Randy Moller worked to become a competent play-by-play man, but he’s better suited as a contributing analyst on TV, with Steve Goldstein and Denis Potvin. The Panthers now have their best TV/radio crews in a decade, since Jeff Rimer’s departure.

### How many viewers are the Dolphins losing with their decade-long malaise?

A lot. The Jets game two weeks ago produced a season-low 14.9 rating, equaling 14.9 percent of Dade/Broward TV households. Last Sunday’s Ravens game did even worse, a 14.4, which is pretty dismal for a home team’s NFL game.

That’s below last season’s 16.9 average Dolphins rating, which was worst among markets with one NFL team. One local ratings point equals 16,562 homes.

### Any more evidence of anti-UM bias at ESPN?

Found this interesting: As many of you know, five ESPN commentators (David Pollack, Scott Van Pelt, Robert Smith, Michael Wilbon and Mike Greenberg) said the ACC should declare Duke the winner in the Miami-Duke game. And so after the NFL recently said a key officiating error in the final second was directly responsible for Jacksonville’s win over Baltimore, I asked all five if they would publicly call for the Jaguars' win to be overturned.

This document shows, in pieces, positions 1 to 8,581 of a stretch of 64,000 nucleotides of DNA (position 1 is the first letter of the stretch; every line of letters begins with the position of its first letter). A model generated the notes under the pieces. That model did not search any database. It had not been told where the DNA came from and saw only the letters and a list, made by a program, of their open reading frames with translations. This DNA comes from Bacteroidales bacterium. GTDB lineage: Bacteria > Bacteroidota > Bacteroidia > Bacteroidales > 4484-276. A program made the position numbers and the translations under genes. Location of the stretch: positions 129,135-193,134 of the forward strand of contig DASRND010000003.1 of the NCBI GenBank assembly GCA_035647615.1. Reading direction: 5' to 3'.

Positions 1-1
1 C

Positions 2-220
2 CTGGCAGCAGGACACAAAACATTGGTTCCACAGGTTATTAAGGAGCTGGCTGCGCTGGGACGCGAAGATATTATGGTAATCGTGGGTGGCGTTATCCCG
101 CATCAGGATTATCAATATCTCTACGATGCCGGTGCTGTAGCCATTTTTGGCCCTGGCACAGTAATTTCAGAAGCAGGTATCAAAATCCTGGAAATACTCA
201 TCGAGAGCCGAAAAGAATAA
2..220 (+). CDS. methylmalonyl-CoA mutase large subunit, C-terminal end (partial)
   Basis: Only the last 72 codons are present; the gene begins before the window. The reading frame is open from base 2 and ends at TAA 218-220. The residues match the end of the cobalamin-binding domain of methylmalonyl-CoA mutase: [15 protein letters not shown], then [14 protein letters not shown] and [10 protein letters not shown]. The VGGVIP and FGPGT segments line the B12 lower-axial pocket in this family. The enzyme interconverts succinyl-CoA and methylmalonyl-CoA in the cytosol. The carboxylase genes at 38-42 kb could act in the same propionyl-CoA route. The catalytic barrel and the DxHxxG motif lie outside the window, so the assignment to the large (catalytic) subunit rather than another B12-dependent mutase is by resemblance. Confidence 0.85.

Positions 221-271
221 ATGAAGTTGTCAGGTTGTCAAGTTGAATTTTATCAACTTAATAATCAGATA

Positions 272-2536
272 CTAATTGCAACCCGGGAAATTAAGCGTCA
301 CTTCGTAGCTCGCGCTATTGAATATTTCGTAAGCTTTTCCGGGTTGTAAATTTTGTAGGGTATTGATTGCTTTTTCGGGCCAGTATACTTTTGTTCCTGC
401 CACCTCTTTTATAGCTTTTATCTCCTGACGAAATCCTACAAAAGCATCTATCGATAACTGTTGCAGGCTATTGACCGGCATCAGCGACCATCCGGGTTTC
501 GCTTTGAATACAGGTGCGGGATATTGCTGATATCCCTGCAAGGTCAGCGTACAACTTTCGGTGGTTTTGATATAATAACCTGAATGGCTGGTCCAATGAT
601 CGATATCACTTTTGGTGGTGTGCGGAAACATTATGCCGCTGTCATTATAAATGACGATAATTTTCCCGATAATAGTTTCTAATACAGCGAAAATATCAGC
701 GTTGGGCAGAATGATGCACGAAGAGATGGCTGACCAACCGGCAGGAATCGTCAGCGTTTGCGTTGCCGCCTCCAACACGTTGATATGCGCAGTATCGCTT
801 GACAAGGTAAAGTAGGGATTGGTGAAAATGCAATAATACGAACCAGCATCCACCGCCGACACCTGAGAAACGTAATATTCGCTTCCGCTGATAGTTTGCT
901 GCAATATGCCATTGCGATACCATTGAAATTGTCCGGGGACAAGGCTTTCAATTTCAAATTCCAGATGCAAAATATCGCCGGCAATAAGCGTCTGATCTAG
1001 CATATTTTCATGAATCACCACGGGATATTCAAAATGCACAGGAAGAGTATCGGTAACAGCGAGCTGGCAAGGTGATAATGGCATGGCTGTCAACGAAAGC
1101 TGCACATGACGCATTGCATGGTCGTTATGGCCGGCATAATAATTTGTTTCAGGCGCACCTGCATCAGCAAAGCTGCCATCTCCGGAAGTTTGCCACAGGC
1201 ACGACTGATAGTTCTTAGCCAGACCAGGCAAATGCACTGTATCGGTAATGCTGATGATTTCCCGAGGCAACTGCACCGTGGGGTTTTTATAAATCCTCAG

Only Wilbon said he would: “Tony [Kornheiser] and I both said definitively that the NFL should declare the Ravens the winner and cited Miami vs. Duke in the argument," Wilbon texted. "I get why Miami folks don’t want to hear [people calling for the ACC to overturn the win], though I hardly give a [bleep]. LOL.”

Most of the others declined to comment.